New Delhi, 25 April: The Supreme Court has adjourned till May 9 the hearing on the petitions filed against the abolition of four per cent Muslim reservation in Karnataka. The state government had requested to postpone the hearing. The Karnataka government assured the Supreme Court that for the time being no admission or job recruitment will be done on the basis of the new policy.
The Karnataka government had assured the court on April 13 that no admission or job recruitment would be done in the state as per this decision. On 13 April, the court issued a notice to the Karnataka government.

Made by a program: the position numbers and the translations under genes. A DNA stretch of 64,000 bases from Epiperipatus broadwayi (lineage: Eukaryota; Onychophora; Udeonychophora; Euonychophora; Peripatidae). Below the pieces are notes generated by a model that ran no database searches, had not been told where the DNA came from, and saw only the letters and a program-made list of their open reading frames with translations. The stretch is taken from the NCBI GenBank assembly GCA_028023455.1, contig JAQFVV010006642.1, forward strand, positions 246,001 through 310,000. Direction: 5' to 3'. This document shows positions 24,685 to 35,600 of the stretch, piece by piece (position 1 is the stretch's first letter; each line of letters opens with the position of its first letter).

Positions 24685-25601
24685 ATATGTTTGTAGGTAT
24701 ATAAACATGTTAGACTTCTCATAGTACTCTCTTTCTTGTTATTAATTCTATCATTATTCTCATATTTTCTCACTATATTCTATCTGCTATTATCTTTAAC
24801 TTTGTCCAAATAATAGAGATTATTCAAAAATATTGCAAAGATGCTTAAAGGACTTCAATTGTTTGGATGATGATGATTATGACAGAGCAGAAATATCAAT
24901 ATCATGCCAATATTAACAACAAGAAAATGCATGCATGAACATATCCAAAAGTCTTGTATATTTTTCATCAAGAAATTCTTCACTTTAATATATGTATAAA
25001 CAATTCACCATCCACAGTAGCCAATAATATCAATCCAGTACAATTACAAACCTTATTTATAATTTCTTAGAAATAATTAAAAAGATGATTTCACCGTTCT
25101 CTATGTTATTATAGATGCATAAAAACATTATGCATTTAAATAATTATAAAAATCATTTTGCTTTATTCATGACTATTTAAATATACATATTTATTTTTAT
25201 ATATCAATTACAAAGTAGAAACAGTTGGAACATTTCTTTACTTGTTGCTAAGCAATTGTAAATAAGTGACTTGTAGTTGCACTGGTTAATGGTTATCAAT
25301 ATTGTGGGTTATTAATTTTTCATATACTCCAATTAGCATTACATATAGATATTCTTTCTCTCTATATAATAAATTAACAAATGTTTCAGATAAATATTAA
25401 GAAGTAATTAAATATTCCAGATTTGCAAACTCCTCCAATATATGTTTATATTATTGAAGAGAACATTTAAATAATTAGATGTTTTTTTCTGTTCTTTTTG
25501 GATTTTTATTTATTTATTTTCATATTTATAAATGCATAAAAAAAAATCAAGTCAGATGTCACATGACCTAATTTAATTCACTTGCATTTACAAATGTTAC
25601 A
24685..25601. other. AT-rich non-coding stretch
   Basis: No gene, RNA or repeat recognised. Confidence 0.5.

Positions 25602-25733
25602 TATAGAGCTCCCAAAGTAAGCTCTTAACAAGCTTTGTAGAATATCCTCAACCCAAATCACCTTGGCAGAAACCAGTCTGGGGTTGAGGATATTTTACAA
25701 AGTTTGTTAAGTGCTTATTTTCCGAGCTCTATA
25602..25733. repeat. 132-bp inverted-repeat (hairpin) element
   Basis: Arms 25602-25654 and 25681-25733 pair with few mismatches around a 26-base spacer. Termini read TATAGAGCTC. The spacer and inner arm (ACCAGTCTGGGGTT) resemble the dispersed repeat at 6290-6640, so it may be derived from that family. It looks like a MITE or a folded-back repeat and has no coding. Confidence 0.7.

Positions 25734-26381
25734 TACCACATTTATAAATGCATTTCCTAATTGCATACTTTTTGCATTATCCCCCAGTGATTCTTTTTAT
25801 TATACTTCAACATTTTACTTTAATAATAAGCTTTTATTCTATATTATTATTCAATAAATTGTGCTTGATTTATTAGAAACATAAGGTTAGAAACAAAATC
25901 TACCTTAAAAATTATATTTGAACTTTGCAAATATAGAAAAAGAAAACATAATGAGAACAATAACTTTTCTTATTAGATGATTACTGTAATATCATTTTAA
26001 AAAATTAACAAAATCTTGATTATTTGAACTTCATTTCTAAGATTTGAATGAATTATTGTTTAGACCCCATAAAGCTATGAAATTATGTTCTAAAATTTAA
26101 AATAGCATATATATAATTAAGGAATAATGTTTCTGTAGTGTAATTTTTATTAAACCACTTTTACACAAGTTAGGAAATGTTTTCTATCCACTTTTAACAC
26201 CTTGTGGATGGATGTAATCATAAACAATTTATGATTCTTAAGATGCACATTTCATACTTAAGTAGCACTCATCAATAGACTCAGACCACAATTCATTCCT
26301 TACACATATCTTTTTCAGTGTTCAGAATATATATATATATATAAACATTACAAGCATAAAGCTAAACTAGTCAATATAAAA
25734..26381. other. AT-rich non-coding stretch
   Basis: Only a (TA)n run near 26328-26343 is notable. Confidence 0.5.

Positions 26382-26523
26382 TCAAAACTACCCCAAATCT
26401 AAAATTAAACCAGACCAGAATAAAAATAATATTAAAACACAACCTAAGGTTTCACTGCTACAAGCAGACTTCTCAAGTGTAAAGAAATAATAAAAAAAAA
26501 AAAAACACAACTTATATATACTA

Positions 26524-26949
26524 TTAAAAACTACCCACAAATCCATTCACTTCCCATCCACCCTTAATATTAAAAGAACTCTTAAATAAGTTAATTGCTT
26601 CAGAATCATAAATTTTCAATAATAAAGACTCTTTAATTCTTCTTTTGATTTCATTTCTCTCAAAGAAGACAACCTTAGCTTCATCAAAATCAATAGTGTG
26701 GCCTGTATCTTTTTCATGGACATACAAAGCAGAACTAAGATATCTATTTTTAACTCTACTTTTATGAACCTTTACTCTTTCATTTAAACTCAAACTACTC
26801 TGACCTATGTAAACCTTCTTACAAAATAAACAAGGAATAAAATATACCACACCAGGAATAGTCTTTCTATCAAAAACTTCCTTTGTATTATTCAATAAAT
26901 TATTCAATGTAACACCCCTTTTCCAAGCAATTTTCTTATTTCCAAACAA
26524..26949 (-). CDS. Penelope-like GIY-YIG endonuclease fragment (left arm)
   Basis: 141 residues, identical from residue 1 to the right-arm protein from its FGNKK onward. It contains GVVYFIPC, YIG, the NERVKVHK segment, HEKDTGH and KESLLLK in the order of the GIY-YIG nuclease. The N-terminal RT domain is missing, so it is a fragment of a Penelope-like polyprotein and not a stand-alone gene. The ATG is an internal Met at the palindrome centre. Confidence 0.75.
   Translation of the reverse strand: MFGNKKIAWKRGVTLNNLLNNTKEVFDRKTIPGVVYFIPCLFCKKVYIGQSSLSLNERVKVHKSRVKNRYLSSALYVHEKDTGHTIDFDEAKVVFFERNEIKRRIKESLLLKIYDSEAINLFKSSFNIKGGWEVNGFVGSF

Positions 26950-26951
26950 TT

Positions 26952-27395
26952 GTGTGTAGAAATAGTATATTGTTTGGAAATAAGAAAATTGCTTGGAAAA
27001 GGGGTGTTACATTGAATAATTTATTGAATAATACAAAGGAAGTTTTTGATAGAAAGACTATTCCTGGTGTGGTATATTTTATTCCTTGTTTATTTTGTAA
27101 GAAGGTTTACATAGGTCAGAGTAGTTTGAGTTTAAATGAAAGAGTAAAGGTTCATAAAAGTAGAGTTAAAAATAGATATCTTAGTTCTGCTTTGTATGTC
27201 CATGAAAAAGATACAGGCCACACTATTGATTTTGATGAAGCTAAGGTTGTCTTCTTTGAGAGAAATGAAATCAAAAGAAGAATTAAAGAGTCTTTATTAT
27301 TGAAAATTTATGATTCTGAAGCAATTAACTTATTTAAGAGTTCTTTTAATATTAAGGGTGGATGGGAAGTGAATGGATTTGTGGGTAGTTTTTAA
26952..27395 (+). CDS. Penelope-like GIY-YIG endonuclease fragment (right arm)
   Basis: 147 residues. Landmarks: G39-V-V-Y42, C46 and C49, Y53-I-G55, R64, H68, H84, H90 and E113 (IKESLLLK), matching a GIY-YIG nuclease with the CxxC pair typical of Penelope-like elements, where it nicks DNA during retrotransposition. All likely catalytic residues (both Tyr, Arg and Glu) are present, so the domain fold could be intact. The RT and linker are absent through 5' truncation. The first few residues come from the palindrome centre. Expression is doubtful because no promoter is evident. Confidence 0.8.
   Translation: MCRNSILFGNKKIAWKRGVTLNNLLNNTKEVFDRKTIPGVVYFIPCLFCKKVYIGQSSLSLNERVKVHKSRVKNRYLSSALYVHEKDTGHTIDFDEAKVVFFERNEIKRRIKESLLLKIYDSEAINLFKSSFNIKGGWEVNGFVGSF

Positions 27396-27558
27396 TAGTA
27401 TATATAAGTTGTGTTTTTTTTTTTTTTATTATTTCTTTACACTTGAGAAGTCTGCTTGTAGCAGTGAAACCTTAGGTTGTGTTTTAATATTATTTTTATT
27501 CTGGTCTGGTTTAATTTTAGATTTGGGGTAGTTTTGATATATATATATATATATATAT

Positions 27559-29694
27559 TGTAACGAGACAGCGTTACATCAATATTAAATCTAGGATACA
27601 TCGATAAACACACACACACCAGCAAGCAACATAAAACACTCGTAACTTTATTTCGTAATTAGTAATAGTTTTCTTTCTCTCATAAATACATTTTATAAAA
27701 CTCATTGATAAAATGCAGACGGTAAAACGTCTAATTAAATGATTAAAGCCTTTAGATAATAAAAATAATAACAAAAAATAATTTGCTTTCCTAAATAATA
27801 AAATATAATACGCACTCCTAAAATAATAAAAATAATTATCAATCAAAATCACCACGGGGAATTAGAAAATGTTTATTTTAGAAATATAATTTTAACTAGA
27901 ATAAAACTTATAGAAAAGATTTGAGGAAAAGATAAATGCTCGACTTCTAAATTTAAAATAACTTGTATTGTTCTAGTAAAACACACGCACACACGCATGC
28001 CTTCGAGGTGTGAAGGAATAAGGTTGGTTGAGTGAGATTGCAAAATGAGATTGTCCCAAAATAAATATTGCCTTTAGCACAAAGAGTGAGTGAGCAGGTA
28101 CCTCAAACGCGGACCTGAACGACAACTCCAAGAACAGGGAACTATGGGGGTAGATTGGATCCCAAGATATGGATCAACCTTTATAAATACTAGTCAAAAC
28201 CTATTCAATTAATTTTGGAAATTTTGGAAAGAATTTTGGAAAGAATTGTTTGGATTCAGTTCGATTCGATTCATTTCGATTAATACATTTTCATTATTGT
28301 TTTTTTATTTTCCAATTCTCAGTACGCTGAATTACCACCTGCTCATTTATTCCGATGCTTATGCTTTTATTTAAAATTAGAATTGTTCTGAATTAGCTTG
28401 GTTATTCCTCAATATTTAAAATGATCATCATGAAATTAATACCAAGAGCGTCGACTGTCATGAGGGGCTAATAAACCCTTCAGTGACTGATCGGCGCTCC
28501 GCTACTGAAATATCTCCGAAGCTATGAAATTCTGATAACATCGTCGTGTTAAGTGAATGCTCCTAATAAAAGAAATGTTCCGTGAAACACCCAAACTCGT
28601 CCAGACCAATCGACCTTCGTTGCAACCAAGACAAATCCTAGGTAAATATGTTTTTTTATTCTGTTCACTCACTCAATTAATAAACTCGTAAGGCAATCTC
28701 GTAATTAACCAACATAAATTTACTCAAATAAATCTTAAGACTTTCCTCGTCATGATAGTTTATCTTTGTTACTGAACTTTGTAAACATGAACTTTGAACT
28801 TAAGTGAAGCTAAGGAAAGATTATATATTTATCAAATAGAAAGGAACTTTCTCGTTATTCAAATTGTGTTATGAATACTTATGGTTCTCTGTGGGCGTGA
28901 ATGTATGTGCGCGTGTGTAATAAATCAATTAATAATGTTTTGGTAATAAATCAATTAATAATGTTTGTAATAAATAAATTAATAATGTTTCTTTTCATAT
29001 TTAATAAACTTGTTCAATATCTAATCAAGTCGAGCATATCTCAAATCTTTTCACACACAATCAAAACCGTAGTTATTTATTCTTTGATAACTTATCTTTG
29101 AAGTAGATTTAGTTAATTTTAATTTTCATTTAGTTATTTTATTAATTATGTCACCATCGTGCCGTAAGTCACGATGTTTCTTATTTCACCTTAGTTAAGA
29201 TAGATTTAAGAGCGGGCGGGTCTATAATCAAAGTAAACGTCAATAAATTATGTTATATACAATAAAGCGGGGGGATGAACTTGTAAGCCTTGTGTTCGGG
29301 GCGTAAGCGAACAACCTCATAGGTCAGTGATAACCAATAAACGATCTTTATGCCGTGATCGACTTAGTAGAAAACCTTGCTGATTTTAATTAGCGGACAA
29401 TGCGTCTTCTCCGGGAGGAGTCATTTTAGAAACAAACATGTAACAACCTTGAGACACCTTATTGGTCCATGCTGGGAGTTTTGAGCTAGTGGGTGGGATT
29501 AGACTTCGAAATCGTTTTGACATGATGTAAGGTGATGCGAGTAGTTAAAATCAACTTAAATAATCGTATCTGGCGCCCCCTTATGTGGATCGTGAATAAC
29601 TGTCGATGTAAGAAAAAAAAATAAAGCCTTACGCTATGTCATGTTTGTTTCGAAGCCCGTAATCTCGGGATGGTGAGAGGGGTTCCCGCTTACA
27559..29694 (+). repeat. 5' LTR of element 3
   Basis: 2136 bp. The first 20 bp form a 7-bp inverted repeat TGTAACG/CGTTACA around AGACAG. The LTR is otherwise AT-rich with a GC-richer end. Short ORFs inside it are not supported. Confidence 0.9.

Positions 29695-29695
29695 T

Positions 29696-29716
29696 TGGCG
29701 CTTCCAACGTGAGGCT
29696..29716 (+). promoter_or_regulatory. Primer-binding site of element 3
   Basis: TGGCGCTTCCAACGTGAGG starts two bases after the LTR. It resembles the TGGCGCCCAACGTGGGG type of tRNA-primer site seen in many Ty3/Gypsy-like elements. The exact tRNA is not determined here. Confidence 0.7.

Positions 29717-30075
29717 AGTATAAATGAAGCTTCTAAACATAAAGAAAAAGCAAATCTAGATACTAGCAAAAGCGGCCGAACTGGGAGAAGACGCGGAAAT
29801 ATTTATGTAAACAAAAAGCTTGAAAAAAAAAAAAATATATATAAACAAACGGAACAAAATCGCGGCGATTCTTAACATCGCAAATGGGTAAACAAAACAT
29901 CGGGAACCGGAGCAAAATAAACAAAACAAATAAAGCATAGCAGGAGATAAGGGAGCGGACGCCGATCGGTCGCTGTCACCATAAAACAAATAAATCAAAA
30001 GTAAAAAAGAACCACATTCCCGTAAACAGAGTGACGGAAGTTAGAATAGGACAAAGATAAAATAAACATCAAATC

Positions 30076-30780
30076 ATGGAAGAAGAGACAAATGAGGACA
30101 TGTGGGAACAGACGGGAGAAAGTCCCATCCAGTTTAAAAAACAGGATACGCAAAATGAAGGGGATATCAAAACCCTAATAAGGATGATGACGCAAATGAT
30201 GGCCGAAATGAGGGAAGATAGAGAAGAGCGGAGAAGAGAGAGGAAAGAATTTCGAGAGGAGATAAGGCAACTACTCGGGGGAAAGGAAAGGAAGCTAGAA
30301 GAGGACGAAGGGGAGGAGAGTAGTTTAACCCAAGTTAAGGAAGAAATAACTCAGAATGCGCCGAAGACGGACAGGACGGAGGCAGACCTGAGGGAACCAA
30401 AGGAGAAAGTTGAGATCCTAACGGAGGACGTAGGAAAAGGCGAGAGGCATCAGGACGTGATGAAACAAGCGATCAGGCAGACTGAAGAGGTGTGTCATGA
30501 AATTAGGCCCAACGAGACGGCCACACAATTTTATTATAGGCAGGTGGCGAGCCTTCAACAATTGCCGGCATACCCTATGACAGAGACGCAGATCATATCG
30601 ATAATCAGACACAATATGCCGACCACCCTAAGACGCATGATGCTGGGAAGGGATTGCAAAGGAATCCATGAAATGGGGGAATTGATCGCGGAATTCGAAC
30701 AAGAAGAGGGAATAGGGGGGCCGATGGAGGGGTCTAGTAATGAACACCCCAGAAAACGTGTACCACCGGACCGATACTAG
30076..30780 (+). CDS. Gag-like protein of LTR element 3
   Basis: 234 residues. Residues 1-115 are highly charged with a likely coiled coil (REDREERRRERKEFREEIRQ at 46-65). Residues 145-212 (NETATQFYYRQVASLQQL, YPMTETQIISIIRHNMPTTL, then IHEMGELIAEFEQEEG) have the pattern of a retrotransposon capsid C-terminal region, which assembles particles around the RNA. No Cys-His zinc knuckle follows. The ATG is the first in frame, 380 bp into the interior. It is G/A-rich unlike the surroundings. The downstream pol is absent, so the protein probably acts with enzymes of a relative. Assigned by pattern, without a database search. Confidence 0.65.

It is noteworthy that the Karnataka government has abolished the provision of four per cent reservation for the Muslim community in the state. The four per cent reservation given to Muslims so far has been divided between Vokkalingas and Lingayats. The Anjuman-e-Islam organization has challenged this decision of the Karnataka government in the Supreme Court.
The petition states that the Karnataka government’s decision to exclude the Muslim community from the list of backward classes is in violation of the Constitution. The petition states that the decision is not based on any report or advice given by the Backward Classes Commission, which is required to be passed in a statutory form under the Karnataka State Backward Classes Commission Act, 1995. In the petition, calling this decision of the state government politically motivated, the order has been demanded to be quashed.